It’s that time of year when the majority of our clients (especially the corporate businesses) are preparing their budgets for the upcoming year. While budgeting is an important piece of any business, so is a business plan. With these two items in check, most businesses feel confident in charging forward, but these tools lack the final piece many businesses overlook – The Marketing Plan!
This month we wanted to share with you some best practices on creating a marketing plan. Entrepreneur.com has a great article to give you the tools you need to be effective. We’ve added to their plan by outlining things to consider specific to the wedding industry.
Step 1: Take a snapshot of your company’s current situation.
Make the analysis of your situation, a succinct overview of your company’s strengths, weaknesses, opportunities and threats (SWAT). What are you doing that your wedding clients LOVE? What are the things clients say when they post a BAD review? What do couples keep asking you for that you don’t currently offer? What is your competition doing that is differentiating them from you?
All of these questions will help with your SWAT analysis.
Step 2: Define who your target audience is.
Developing a simple profile of your prospective customer is your next step. Are your customers conservative or innovative? Traditional or modern? Introverted or extroverted?
Defining the clients you like to work with is a great step in deciding how to market to them. Looking at the changing demographic landscape of engaged couples, there are three primary segments currently at play; the young, 20-something couple, the around 30 couple and the 40+ couple. Three distinct demographics, each with a different lifestyle and each with varied ways to engage with them.
Step 3: Make a list of your marketing goals.
What do you want your marketing plan to achieve? For example, are you hoping for a 20 percent increase in top of funnel connections, meaning you are going to engage with 20 percent more potential prospects than you did last year (a bridal show might be the correct avenue), do you want to increase the overall spend of each specific client? (you might want to gear your marketing to a different demographic, perhaps you find the 40+ year old couples spend more on average)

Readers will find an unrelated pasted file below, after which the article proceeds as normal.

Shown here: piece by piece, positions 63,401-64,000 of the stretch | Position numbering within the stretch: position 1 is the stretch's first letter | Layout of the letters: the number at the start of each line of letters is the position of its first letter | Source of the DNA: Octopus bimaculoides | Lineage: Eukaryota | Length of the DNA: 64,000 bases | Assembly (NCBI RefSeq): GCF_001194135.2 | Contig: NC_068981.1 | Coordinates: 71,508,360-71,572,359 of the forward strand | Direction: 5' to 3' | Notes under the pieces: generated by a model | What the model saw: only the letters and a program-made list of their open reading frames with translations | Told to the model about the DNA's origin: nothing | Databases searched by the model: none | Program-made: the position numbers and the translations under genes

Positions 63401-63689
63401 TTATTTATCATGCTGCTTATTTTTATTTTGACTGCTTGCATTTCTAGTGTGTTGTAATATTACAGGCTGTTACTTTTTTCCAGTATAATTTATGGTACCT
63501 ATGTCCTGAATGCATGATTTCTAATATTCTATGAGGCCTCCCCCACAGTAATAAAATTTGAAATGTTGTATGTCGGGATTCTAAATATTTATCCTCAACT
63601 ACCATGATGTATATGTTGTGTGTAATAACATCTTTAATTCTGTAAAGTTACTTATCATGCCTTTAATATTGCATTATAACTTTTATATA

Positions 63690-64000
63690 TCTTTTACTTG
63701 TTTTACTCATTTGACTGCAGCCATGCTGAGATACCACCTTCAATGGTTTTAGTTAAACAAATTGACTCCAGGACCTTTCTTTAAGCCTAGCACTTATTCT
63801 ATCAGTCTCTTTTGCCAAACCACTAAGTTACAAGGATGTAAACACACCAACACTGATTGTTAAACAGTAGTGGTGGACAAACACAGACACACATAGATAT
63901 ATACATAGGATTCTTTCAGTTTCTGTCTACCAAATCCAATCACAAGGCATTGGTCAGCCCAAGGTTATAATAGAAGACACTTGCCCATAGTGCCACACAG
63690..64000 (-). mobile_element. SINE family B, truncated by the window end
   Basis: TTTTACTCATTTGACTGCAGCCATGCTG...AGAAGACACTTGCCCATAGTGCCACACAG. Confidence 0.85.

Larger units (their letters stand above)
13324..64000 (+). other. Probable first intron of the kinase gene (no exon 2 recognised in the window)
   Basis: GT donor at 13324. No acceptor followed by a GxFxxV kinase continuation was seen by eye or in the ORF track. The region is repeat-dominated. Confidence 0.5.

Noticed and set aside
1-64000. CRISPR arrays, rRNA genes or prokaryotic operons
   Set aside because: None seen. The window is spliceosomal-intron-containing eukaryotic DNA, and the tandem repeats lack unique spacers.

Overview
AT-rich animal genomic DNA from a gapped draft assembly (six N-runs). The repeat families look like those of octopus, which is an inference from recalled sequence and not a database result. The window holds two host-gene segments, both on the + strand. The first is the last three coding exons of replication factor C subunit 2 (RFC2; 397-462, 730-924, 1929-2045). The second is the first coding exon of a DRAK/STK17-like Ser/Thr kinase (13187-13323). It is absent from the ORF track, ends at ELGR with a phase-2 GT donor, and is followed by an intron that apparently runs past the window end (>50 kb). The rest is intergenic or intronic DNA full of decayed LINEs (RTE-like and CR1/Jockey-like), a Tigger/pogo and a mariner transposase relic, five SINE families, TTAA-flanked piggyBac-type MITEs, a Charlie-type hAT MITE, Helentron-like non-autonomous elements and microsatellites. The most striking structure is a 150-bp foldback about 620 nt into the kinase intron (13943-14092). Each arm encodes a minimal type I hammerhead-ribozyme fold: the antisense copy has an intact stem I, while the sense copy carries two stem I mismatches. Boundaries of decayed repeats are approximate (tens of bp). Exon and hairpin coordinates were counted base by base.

Step 4: Research marketing tactics
What are the best tools to reach your goals? Some marketing tactics, such as bridal shows, print ads or banner ads are great for reaching cold prospects.
Email blasts, blog content and open houses are great for warm prospects — those who’ve previously been exposed to your marketing message and perhaps even met you personally. These items give you an ongoing conversation.
Your hottest prospects are individuals who’ve been exposed to your sales and marketing messages and are almost ready to commit. Generally, in-person meetings, contact by phone, email or direct messaging combined with continued marketing messaging adds the final heat necessary to close sales.
Step 5: Set your marketing budget.
The final step is to determine which of your marketing tickets require your commitment of time and which require a monetary investment. We set up an annual calendar of marketing initiatives and both their cost and time allocation so we can plan on a monthly basis, what is required as far as staff allocation and cash flow.
With a plan in motion, you can breathe a sigh of relief, because adjusting the plan as you go and course correcting is a lot easier when you have done the research and made a plan that can be modified. You will find that this strategy will help to provide continuity as well and avoid the stress of ad hoc marketing decisions.
You’ve put together the perfect exhibit, you’ve done the preshow marketing to let couples know that they can find you at the...